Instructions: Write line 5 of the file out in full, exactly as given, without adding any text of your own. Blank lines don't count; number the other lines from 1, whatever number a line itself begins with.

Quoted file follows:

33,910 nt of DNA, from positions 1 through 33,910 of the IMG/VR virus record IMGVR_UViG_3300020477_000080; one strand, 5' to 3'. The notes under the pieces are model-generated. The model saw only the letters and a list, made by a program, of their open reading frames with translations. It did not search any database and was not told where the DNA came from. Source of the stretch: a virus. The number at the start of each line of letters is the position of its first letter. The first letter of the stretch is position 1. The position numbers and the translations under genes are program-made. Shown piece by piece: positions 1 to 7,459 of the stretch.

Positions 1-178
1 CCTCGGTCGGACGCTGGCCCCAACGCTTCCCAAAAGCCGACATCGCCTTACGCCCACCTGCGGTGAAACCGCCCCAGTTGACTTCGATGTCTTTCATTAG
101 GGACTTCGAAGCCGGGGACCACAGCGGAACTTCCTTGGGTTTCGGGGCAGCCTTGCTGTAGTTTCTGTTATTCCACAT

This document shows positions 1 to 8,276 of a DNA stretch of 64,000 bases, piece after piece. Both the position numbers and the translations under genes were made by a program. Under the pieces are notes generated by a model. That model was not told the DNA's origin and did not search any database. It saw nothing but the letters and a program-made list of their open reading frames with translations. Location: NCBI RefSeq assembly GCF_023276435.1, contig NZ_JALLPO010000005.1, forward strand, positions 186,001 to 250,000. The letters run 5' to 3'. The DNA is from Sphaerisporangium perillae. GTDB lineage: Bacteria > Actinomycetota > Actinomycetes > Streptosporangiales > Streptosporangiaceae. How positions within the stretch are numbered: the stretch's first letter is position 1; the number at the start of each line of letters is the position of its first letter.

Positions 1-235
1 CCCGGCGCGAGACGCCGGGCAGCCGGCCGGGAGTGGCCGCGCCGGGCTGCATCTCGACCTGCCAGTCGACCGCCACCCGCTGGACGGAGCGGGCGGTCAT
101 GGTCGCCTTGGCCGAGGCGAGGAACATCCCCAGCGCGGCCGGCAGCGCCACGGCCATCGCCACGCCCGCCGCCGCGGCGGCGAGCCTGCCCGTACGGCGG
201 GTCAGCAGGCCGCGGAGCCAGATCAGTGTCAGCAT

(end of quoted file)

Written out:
This document shows positions 1 to 8,276 of a DNA stretch of 64,000 bases, piece after piece. Both the position numbers and the translations under genes were made by a program. Under the pieces are notes generated by a model. That model was not told the DNA's origin and did not search any database. It saw nothing but the letters and a program-made list of their open reading frames with translations. Location: NCBI RefSeq assembly GCF_023276435.1, contig NZ_JALLPO010000005.1, forward strand, positions 186,001 to 250,000. The letters run 5' to 3'. The DNA is from Sphaerisporangium perillae. GTDB lineage: Bacteria > Actinomycetota > Actinomycetes > Streptosporangiales > Streptosporangiaceae. How positions within the stretch are numbered: the stretch's first letter is position 1; the number at the start of each line of letters is the position of its first letter.